InfoSec Blog - Top 3 Phishing Schemes on Campus in 2018

Phishing

October 1, 2018

Phishing attacks are the most common cyberattack in the digital world. While most people have heard stories of scams originating from self-proclaimed Nigerian princes, the landscape of phishing messages is constantly evolving.
Below are the top 3 phishing scams that Information Security has seen on campus so far this year.
 
  1. Office365 and OneDrive Scams
    The deployment of Office365 and the OneDrive file sharing service on campus has made file sharing more efficient for everyone. However, it has also made it a prime attack vector for phishers because of the normality of receiving unexpected documents. In this phishing sample, a victim is asked to login into OneDrive in order to view an invoice by clicking on the link. If the targeted user clicks the link and enters their credentials, the phisher now has the victim’s credentials and full access to their account.
     
     
  2. Account Verification and Tech Support Scams
    Tech support and account verification scams have been the most common type of phishing scam in recent years. In this scheme, users receive an email that appear to come from the University IT support team or from a well known company, such as Apple, Netflix or Amazon. The email states that there is a serious issue with your account and you need to sign in to correct it immediately. The attacker then steals your account credentials after you follow the instructions and login to the site they provide.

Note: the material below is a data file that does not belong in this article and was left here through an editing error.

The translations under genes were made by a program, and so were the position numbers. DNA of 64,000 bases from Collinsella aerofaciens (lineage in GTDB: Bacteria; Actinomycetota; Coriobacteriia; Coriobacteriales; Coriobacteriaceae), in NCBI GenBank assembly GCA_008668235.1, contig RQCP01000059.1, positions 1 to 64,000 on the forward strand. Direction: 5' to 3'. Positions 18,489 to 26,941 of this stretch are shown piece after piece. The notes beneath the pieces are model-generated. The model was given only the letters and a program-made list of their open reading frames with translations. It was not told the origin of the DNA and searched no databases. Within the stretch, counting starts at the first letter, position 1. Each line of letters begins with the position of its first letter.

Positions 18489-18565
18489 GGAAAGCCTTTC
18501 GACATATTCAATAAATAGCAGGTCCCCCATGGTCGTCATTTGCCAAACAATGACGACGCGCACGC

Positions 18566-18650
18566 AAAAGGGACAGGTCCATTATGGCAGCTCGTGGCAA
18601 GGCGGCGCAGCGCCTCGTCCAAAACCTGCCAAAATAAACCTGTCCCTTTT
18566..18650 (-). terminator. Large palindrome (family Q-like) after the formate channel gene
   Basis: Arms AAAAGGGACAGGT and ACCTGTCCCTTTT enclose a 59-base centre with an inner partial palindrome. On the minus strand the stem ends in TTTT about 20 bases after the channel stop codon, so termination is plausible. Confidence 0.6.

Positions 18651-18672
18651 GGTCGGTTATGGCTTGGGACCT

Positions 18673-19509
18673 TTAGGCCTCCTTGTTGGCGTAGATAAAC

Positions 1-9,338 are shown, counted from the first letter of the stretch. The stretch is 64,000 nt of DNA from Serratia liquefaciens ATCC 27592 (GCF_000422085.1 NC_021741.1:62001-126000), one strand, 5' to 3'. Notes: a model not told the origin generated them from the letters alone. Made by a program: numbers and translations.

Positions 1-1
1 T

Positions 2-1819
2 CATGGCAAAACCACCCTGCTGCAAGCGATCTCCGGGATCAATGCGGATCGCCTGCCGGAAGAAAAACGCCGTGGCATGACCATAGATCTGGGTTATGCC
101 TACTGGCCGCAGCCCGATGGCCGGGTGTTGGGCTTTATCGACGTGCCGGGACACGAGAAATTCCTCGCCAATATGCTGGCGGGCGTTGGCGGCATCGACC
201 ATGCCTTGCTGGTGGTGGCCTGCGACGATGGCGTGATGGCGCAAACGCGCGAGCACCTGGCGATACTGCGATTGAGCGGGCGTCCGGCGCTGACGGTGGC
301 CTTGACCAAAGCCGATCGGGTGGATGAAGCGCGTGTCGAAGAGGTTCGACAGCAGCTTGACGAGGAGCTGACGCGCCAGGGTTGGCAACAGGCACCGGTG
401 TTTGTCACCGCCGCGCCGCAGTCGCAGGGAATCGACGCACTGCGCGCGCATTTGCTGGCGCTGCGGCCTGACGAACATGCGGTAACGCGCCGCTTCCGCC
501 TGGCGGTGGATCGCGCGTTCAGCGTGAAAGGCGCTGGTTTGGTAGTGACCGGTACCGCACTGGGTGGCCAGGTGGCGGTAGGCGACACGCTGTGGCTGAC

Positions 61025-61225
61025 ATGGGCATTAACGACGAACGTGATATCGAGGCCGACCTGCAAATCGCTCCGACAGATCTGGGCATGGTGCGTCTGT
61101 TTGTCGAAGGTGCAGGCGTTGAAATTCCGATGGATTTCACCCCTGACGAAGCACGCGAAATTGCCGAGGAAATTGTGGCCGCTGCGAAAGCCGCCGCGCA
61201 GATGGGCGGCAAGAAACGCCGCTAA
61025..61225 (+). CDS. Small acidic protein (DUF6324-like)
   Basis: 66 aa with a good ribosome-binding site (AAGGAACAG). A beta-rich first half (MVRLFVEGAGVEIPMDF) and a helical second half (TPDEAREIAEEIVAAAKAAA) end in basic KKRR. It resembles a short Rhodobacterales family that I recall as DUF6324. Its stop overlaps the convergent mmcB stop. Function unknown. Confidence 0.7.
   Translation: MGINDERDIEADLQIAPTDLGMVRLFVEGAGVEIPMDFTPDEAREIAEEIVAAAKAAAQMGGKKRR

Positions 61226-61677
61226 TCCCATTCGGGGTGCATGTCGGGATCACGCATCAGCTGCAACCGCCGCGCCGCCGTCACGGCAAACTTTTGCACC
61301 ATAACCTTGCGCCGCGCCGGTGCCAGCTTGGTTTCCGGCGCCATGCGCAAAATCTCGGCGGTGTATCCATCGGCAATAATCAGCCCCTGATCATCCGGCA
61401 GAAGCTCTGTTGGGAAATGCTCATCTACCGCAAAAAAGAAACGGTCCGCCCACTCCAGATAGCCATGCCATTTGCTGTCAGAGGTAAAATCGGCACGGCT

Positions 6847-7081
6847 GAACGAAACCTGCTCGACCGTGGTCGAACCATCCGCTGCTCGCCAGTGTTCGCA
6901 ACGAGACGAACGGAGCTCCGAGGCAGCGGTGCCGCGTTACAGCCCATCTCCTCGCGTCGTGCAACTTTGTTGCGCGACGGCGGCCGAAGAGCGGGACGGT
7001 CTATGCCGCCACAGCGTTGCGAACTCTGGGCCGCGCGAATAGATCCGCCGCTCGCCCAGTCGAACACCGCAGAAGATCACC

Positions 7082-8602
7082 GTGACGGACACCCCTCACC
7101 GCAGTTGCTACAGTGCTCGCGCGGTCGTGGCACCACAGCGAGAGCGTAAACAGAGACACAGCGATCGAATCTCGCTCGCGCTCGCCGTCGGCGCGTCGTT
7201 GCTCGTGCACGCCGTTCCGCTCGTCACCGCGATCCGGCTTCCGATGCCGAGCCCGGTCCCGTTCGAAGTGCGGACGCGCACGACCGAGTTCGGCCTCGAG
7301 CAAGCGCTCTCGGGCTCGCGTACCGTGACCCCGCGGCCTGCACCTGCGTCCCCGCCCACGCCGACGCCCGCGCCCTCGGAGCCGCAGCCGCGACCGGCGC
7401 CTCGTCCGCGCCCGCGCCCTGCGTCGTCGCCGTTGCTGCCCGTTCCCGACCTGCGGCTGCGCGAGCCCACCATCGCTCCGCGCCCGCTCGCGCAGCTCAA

3. CEO Fraud Scams
    In a CEO Fraud scam, an attacker spoofs a message from your boss or an executive trying to trick you into wiring funds to fraudsters. In the example below, the phisher spoofed the director of a University department. If the employee replies to this message, they will be asked to purchase gift cards, scratch off the label on the back of the card to reveal the hidden security code, and then email pictures of the cards. With all that information the phisher can claim the value of those cards.

 

For more information on how to spot a phishing email, we have several additional blog posts on the subject on our website:
 
 

 

Written by: Hanna Guan (Cyber Security Analyst, Information Security)